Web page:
Some of you will say: But wait! Isn’t a Master’s compulsory if you want to do a PhD? And some of you have probably never even considered a Master’s before a PhD. So… what’s the deal? It all comes down to which country you are studying in.
Where can you get a PhD without a Master’s?
In most European countries, a Master’s degree is a necessary requirement if you want to apply for PhD. The only cases when you can be exempt from a Master’s is if your Bachelor’s took four or more years to complete, as was the case before the Bologna system.
Let's look at some of the top study destinations around the world and see how or if you can study for a PhD degree without graduating with a Master's.
Do I need a Master’s to get a PhD in the UK?
In the UK, you might be able to apply for a PhD programme if you have a 2:2 aka Honours Bachelor’s of Science. Some higher education institutions, like the University of Liverpool, for example, even allow you to enrol in a PhD course without requiring a Master's degree.
Do I need a Master’s to get a PhD in Germany?
In Germany, you also have the possibility of a fast-track programme to a PhD. This essentially means that you can enrol in a 1-year study programme that prepares you for your doctorate degree, right after graduating your Bachelor’s degree.
Do I need a Master’s to get a PhD in Canada?
Like in Europe, most PhD degrees in Canada require you to have graduated a Master’s. However, similar to Germany, they also have a kind of fast-track option which allows you to transfer to a PhD after just one year of Master's provided that it is an MSc type of degree.
Do I need a Master’s to get a PhD in Australia?
Australia is much like the UK. Generally, you need a Master of Research to apply to a doctoral programme. However, if you graduated your Bachelor’s with an Honours or double degree you might still be considered for a PhD.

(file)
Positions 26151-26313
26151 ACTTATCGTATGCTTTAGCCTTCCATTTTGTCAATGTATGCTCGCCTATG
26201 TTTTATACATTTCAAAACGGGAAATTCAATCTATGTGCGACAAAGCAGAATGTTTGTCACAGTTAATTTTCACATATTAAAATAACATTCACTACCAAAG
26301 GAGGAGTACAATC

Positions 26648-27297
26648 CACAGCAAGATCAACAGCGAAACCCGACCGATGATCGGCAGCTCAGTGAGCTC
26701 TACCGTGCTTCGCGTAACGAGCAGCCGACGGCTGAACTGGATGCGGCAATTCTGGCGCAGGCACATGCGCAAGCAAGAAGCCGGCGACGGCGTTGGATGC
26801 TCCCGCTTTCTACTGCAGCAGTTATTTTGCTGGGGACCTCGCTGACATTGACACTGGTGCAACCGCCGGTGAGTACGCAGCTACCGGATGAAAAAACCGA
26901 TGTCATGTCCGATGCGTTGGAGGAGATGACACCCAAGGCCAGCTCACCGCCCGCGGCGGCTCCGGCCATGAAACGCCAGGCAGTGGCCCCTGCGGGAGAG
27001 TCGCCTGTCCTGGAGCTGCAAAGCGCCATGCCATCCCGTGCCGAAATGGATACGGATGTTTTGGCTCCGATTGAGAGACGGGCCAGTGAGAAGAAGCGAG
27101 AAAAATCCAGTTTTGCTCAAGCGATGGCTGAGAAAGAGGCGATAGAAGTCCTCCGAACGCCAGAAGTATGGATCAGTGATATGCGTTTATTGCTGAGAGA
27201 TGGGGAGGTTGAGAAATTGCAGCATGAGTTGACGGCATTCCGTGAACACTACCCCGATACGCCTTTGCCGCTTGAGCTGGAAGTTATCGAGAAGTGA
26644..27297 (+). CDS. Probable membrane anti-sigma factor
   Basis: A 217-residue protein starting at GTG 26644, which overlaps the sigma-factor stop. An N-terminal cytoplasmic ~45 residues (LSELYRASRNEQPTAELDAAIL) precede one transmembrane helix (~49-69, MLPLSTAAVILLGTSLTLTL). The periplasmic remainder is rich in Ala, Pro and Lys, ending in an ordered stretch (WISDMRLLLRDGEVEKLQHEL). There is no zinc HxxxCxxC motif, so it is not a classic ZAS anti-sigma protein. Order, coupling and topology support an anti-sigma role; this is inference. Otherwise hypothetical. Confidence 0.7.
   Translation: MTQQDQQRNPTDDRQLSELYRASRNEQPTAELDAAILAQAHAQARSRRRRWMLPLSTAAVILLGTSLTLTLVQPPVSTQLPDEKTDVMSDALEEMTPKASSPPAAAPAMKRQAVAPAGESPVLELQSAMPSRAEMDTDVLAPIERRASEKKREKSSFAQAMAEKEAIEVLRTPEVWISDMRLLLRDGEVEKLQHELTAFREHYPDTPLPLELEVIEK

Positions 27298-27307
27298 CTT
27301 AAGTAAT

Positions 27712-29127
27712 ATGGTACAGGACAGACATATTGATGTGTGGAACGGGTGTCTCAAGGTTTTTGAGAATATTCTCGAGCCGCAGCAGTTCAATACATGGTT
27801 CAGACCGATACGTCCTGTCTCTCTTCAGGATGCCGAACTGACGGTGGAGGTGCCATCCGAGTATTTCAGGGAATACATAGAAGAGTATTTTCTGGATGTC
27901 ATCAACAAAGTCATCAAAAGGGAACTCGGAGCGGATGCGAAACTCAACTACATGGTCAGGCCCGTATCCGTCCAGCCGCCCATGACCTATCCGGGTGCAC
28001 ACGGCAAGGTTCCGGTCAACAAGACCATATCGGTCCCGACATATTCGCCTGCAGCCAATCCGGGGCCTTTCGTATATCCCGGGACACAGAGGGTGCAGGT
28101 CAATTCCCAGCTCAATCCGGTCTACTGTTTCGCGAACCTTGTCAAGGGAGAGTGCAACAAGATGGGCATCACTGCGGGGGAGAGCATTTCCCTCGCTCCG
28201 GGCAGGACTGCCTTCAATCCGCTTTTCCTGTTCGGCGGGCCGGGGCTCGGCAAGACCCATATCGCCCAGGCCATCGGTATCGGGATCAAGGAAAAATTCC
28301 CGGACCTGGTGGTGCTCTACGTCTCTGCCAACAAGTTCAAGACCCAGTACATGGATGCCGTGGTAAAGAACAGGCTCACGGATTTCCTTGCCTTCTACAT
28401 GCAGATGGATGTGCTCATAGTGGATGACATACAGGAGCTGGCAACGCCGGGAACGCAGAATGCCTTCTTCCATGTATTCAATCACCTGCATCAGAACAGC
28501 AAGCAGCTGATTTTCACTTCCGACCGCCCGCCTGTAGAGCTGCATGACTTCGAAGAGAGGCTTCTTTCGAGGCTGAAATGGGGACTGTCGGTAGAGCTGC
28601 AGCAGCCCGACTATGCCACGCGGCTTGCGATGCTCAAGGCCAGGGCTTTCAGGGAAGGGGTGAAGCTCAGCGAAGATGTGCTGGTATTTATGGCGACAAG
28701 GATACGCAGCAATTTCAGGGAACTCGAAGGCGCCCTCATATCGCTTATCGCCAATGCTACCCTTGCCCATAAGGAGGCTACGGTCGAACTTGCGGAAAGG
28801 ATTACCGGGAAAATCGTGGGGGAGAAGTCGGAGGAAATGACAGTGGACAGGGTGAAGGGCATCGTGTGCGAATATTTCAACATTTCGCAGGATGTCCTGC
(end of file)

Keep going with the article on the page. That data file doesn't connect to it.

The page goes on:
Do I need a Master’s to get a PhD in the USA?
The big exception is, however, the USA. It is actually very uncommon for students to do a Master’s before their PhD That is because American universities don’t have this as a strict requirement. At the same time, it is also true that doctoral studies in the USA take anywhere between 6 and 8 years while in the EU are designed to last 3-4 years.
>> Check out these universities we recommend if you've already decided to study a Master's programme:
- Northeastern University, the US
- University of Winnipeg, Canada
- Queen Mary University of London, the UK
- HEC Paris, France
- University of Cologne, Germany
- CQUniversity Australia, Australia
- Zhejiang University, China
1. A Master’s helps you see if you're ready for a PhD
Think of a Master’s vs PhD as a test drive vs. directly buying the car. During an undergraduate degree, you will typically study general aspects of your chosen subject and you will specialize only a little bit through your final thesis or graduation project.
Even if you are attracted to a chosen study field or career path, you cannot know if it’s really for you until you immerse more into the subject. Considering that a PhD without a Master’s requires about 6 years of commitment, wouldn’t it be better to be sure?
Because it is specialized and research-oriented, a Master’s puts you face to face with what you’re planning to beat your brain with for quite some time.